Heads Up, Startups: Bayer is Bringing Its Grants4Apps Accelerator Program to San Francisco

Published: Feb 08, 2017

Heads Up, Startups: Bayer AG is Bringing Its Grants4Apps Accelerator Program to San Francisco February 8, 2017
By Mark Terry, BioSpace.com Breaking News Staff

Germany-based Bayer is bringing its Grants4Apps Accelerator program to the San Francisco Bay Area.

Bayer’s Grants4Apps program in general is focused on novel software, hardware, technologies, or processes that can be used to improve health outcomes or pharmaceutical processes. The Grants4Apps Accelerator is a mentoring program for digital health startups.

To date, the Grants4Apps Accelerator ran out of Berlin, Germany. Dirk Schapeler, head of Bayer’s Lifescience iHub, located in Mountain View, California, recently spoke at the Wearable Tech + Digital Health + Neurotech Silicon Valley conference at Stanford University. He announced that Bayer was bringing the accelerator to the U.S.

“We are also now working on a version here for San Francisco that we will launch this year,” he said during the presentation.

The Grants4Apps Accelerator has received more than 1,050 startup applications from more than 70 countries. Approximately 50 startups have received grants and 14 fledgling companies have participated in the accelerator program. Out of that 14, 11 are still in business.

Bayer’s Lifescience iHub creates collaborations between Bayer and tech companies. The focus is to find uses for sensors, AI/machine learning and digital apps for human health, animal health and agriculture.

In 2016, at Bayer’s Demo Day, the company introduced four digital health startups that had been accepted in the program.

1. Oasis Websoft, located in Ghana (bisaapp.com). Bisa, which means “ask” in the Ghanaian Twi language, is a telemedicine mobile app that allows users to directly interact with healthcare practitioners. It is available on Android, iPhone or Windows phone.

2. Turbine, based in Hungary (turbine.ai). Turbine is an AI company focused on oncology. Per the company website, “Turbine tests combinations of entire drug libraries by combining a Simulated Cell based on systems biology, disease-specific OMICS data and learning artificial intelligence algorithms. This approach can design effective drugs that handle tumor heterogeneity and aren’t overly toxic for patients—before preclinical experiments even begin.”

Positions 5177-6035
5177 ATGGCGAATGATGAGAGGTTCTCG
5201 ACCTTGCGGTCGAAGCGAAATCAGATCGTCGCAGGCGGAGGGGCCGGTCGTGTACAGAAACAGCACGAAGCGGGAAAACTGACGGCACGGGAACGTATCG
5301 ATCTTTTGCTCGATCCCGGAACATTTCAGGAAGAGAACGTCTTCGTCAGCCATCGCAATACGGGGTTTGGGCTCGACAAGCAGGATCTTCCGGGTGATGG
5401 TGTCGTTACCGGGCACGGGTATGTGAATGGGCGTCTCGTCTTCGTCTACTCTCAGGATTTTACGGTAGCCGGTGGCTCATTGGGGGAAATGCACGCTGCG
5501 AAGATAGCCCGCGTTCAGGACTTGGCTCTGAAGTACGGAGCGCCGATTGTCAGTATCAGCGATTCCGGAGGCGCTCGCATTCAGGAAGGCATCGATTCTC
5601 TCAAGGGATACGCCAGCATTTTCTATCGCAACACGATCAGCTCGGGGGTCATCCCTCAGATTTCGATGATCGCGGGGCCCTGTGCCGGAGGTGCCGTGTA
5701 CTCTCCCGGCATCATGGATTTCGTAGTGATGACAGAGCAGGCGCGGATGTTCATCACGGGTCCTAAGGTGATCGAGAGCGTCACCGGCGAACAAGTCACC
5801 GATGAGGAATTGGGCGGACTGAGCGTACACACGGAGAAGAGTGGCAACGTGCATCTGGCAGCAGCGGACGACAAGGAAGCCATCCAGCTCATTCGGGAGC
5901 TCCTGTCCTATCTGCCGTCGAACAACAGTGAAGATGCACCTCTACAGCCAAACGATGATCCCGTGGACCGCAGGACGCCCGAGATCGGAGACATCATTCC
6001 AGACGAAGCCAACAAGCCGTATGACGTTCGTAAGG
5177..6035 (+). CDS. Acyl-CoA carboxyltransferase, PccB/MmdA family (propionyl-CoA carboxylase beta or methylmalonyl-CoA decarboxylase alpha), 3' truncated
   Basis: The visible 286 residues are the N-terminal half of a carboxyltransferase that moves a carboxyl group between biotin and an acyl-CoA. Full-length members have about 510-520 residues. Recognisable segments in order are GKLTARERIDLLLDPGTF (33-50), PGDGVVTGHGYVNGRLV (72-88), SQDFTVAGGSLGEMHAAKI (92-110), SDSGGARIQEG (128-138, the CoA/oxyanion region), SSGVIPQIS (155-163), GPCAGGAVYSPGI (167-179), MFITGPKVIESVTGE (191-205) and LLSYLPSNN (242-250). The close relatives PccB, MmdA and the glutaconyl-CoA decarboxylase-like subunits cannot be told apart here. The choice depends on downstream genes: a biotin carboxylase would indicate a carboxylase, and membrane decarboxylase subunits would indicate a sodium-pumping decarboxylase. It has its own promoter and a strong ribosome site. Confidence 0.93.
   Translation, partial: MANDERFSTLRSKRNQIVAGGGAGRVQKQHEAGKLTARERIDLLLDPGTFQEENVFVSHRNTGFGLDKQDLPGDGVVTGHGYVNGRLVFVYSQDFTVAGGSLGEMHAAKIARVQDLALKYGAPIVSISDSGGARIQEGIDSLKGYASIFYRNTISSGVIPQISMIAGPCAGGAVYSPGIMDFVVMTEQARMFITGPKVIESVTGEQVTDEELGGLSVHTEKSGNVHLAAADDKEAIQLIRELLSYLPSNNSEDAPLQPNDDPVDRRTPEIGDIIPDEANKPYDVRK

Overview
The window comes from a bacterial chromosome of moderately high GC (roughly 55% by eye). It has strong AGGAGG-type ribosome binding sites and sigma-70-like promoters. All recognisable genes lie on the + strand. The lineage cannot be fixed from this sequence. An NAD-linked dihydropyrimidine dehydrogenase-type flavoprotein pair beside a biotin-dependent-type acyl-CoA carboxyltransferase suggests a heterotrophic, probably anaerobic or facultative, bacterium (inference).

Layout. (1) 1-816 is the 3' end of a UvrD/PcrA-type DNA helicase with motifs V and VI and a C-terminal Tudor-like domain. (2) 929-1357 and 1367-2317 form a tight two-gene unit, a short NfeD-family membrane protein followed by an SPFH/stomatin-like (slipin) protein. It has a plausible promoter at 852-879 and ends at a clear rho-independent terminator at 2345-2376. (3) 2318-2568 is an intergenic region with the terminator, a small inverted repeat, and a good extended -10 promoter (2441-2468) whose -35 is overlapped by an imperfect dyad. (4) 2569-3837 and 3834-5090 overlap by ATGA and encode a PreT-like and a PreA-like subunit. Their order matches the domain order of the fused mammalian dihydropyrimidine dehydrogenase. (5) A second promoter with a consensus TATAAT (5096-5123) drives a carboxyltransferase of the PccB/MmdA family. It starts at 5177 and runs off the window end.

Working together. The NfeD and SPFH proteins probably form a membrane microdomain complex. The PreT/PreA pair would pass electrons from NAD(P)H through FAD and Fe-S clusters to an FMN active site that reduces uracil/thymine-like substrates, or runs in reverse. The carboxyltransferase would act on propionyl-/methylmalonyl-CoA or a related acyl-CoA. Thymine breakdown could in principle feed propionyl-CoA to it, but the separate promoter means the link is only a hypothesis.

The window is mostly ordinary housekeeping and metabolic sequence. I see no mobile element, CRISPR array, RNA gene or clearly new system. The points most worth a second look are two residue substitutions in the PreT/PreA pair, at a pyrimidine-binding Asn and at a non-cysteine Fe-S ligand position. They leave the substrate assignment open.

3. Vital Smith, located in Korea (vitalsmith.com). The company’s Bbless is a saliva-based test for fertility. The company indicates that, “The crystalline structures in saliva correlate with a woman’s estrogen level. As the ovulation date is more imminent, estrogen levels rise and the crystalline structures form a circular pattern to a [ferning] pattern. Bbless identifies this change through or algorithm.”

Xbird, based in Germany (xxbird.io). MedCity News says, “The German AI company has an ambitious goal: use technology to save 1 million lives by 2020. The clock is ticking on xbird as they use data science and machine learning using data captured by smartphones and wearables to analyze and detect adverse health events before they occur.

Per the company website, “Critical symptoms are simply detected too late. Is this necessary? We believe it’s not. A more reliable, automatic and early detection of the very first signs could significantly improve this shortcoming. We think technology is the remedy to overcome this systematic health care problem.”

Although details about the San Francisco-based program aren’t released yet, the Grants4Apps website says, “We are looking for startups beyond the ideation phase developing health technology or IT solutions that can connect and empower patients or healthcare stakeholders—mobile apps, digital services, wearables, medical devices, software, hardware. Any integrated next-generation technology that supports adherence, diagnosis, therapy control or prevention is welcome to submit a nomination.”

Companies accepted in the original program received at least l5 hours of mentoring by Bayer experts, in addition to various entrepreneurs and investors, 50,000 euros in startup funds paid in four monthly installments of 12,500 euros, incubation space at National University of Singapore (NUS), and the opportunity to attend various networking events.

Details for the U.S.-based program are likely to be forthcoming.

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